• “Impairment of structure or function of the body and/or any deleterious effect arising there from.” (World Health Organization, World Alliance for Patient Safety (2007, June) Report on the Web-Based Modified Delphi Survey of the International Classification for Patient Safety. Geneva,Switzerland.)

I rather like the fourth definition in this list. I looked up this report from the National Quality Forum (NQF) (there is a PDF download here) . This is a very helpful document. I particularly like this because the taxonomy was developed by the Joint Commission and then endorsed by the NQF. My family has written our legislative bill to be compatible with Joint Commission disclosure guidelines, so anywhere that we can align our definitions with those used by the Joint Commission, we should do it. There is a lot in this document. It presents a taxonomy for describing patient safety events. This taxonomy has five root nodes (impact, type, domain, cause, and prevention and mitigation). It is going to take me a while to read all this, but the basic definition of harm is “temporary or permanent impairment of physical or psychological body functions or structure.” Under the “Impact” node there are medical and non-medical classifications, and both physical and psychological medical impacts. There are nine degrees of harm for both physical and psychological impacts. (For example, degrees of physical harm range from “no harm” to ”death”.

So I think that using the NQF-endorsed definition for harm from the Joint Commission is the way to go. We can’t possibly define everything in this piece of legislation. Tying our bill into this existing taxonomy can only help. And now that I have found this, I am wondering if we should redefine our “serious”, “less serious”, “minor” classification of unanticipated outcomes and medical errors in terms of the degrees of harm presented in this document. If you have comments or suggestions, please let me know. Our goal is to make the requirements and definitions in our legislative bill clear, practical, and usable.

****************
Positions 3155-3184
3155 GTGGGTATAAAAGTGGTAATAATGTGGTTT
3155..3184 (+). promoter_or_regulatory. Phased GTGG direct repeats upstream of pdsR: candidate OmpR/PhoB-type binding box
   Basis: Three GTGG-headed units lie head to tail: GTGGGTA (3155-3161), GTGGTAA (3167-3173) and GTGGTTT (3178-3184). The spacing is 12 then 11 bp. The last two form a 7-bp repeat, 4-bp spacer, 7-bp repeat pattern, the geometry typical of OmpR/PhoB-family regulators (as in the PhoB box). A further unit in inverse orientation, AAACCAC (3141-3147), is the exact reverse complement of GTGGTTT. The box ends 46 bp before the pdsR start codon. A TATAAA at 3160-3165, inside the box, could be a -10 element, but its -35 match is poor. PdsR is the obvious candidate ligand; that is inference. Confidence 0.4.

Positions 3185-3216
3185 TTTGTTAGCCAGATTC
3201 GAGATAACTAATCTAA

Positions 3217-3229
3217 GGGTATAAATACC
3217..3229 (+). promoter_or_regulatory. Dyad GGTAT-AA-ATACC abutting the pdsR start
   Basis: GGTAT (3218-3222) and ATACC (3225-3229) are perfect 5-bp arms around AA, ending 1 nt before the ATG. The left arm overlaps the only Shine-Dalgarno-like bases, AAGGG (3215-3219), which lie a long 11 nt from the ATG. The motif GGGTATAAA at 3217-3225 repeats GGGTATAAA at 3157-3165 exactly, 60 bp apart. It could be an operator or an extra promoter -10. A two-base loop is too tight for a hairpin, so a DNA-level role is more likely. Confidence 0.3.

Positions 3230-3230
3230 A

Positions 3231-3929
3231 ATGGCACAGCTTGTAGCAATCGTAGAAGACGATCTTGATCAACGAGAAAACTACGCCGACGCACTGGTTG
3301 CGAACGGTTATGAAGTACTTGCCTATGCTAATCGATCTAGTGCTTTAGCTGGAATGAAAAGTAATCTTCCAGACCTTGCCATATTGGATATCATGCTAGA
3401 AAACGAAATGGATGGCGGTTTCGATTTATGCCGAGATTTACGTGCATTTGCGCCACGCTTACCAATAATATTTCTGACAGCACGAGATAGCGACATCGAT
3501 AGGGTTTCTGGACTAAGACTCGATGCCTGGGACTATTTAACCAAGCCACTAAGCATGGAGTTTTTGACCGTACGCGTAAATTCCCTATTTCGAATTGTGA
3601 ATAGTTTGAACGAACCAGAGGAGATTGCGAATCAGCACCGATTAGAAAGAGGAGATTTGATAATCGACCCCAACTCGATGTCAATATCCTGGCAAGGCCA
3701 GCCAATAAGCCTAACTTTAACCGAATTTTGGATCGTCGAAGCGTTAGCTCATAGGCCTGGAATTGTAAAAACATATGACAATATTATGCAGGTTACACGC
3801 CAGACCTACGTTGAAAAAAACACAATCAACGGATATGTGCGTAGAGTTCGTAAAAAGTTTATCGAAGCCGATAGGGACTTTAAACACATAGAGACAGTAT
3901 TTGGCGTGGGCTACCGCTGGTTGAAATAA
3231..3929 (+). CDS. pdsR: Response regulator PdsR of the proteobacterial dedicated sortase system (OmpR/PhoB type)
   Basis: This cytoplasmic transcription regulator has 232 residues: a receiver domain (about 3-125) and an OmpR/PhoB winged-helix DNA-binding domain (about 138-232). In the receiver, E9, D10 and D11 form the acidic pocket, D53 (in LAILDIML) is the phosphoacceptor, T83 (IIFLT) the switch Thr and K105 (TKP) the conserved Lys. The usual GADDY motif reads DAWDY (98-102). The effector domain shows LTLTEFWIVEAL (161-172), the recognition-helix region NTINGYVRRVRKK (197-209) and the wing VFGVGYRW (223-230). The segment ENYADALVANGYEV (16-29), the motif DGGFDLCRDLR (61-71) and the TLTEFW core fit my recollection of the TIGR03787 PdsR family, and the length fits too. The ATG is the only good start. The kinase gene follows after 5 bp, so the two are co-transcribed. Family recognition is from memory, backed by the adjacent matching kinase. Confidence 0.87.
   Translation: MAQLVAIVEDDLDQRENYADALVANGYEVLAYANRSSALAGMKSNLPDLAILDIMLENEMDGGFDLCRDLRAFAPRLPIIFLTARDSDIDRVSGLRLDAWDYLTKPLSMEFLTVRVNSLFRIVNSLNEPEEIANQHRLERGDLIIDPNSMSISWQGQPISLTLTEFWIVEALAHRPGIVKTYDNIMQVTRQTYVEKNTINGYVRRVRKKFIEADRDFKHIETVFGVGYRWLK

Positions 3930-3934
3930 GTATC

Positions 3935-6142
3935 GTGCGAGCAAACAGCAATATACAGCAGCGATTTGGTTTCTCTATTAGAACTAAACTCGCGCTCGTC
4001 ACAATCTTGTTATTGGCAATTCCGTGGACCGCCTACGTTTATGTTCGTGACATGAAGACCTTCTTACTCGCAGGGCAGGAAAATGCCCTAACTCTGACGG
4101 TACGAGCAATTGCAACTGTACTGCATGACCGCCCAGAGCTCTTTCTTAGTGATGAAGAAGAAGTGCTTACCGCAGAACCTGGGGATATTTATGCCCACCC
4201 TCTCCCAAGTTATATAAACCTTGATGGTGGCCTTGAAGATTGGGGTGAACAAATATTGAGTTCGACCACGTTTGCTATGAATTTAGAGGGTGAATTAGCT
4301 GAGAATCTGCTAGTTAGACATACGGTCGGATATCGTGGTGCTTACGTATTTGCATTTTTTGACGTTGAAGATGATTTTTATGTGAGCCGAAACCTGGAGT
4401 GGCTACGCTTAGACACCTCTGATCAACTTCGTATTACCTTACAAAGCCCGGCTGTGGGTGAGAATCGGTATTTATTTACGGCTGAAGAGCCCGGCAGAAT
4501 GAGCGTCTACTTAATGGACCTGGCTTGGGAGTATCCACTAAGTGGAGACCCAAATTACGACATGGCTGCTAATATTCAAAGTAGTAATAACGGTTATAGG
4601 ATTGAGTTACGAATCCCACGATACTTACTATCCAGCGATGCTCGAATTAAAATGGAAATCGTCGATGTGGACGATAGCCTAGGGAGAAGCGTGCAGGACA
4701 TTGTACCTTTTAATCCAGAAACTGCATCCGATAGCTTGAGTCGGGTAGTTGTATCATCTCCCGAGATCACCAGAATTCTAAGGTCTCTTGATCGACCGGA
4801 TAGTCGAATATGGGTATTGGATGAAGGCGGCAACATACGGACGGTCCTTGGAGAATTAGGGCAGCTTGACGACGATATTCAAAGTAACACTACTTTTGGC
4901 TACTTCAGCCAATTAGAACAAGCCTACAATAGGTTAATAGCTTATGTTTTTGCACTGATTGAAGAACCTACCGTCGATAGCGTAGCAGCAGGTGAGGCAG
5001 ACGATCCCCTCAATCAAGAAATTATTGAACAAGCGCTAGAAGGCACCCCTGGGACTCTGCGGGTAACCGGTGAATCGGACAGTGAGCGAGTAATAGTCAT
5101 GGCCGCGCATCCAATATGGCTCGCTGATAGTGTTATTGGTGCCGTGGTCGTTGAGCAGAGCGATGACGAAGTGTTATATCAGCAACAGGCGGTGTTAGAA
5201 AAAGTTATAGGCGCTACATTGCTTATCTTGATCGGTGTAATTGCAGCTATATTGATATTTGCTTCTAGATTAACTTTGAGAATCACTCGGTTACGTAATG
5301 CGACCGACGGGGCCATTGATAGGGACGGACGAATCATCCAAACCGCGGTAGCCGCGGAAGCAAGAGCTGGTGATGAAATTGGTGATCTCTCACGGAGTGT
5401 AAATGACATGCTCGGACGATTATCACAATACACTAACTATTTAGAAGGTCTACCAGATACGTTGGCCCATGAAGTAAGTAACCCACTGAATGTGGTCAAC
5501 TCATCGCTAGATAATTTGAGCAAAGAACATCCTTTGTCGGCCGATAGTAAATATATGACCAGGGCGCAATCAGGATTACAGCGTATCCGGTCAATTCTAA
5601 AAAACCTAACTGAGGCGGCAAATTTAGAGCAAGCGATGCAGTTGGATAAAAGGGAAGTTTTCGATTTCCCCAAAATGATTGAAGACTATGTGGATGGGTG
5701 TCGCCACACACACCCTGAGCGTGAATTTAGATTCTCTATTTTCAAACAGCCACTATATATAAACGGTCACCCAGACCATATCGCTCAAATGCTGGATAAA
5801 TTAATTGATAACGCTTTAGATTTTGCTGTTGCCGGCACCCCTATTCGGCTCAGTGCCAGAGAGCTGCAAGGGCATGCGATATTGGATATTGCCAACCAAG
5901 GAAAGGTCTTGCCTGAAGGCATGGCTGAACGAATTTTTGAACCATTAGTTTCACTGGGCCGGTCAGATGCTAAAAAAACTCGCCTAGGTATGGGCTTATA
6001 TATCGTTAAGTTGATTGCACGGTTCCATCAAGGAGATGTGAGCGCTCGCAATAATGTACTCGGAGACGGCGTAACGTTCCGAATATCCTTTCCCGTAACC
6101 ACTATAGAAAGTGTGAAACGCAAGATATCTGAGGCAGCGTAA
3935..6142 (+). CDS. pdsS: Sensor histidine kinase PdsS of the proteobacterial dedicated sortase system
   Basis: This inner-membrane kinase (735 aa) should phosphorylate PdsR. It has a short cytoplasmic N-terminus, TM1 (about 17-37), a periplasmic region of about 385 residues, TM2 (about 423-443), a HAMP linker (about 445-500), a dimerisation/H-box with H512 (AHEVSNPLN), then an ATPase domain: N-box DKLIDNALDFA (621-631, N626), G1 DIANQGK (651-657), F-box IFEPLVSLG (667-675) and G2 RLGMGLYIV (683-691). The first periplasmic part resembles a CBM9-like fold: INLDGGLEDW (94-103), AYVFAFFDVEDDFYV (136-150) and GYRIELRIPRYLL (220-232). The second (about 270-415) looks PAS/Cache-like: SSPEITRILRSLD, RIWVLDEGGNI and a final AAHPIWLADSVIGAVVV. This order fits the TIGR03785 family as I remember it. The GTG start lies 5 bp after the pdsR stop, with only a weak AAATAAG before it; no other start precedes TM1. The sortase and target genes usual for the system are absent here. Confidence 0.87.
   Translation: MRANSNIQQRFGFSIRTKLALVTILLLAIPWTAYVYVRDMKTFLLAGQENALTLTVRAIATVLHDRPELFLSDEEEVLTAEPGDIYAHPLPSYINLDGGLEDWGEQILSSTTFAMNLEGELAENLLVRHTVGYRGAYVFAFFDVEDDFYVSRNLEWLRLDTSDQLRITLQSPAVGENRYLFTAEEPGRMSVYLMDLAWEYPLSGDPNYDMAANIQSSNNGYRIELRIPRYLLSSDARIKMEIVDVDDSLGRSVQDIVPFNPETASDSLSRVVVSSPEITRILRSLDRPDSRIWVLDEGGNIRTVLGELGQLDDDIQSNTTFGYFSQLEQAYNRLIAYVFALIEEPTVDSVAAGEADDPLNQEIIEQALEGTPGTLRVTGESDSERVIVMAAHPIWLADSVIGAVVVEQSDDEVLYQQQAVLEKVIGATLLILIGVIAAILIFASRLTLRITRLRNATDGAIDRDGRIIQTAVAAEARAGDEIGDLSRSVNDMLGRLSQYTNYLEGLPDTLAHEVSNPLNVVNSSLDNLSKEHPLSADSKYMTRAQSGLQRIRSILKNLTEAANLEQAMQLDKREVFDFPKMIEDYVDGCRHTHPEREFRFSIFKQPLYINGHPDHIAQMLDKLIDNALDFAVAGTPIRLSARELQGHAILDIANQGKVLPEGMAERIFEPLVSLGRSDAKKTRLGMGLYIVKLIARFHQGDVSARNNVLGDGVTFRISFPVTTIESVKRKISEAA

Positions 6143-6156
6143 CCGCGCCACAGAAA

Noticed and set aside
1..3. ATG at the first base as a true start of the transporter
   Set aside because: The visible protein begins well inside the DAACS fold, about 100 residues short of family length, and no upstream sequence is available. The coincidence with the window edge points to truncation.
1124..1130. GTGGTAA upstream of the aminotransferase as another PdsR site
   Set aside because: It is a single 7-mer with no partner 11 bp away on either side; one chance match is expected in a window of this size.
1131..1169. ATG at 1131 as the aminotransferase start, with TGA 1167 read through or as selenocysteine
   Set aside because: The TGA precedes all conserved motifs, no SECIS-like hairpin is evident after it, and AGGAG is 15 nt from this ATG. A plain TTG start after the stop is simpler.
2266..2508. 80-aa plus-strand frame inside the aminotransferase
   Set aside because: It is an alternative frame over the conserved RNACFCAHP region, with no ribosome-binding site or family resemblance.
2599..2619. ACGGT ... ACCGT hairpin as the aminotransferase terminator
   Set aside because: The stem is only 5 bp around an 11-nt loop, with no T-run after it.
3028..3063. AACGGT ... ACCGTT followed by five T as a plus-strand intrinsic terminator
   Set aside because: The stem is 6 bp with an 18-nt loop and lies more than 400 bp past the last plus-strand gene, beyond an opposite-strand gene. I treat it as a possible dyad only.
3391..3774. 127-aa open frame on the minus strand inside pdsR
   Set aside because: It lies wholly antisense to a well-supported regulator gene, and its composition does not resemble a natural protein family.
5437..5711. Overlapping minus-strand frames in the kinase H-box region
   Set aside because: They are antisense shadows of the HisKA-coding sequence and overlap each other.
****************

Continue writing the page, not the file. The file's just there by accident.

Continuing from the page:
What if a physician discovers a possible error made by another physician?

The second issue brought up was that the disclosure process that is required could get rather complicated if a physician discovers a possible error made by another physician. Who is responsible for initiating the disclosure process? Is it practical to adhere to the time frame for disclosure (seven days)?

Just a week or so after that phone call, a manuscript appeared in The New England Journal of Medicine that addresses exactly this topic. It is titled “Talking with patients about other clinician’s errors”, and is a set of recommendations by a working group of patient safety experts. The paper discusses the responsibility to explore potential errors made by other clinicians, as well as the need for institutional leadership. It also provides recommendations on how to handle these disclosure conversations and who should be at these conversations, based on five scenarios:

  • a clinician at the same institution and who is treating the patient
  • a clinician at the same institution who does not have direct contact with the patient (for example, a pathologist)
  • a clinician at another institution
  • a trainee or interprofessional colleague (such as a nurse) who is on the primary care team
  • an error unrelated to current care

I think the recommendations in this paper make a lot of sense. I am not sure whether this amount of detail needs to be written into the legislative bill. I think the responsibility for spelling this out might come down to individual hospital policies, which will be written by individual hospitals (hopefully with the help of some state leadership, perhaps the Kansas Healthcare Collaborative). But some clarification in terms of responsibilities for disclosure and enforcement of disclosure in these situations might be in order. If anyone is concerned about this and has a suggestion, do let me know.


Thoughtful comments are always welcomed.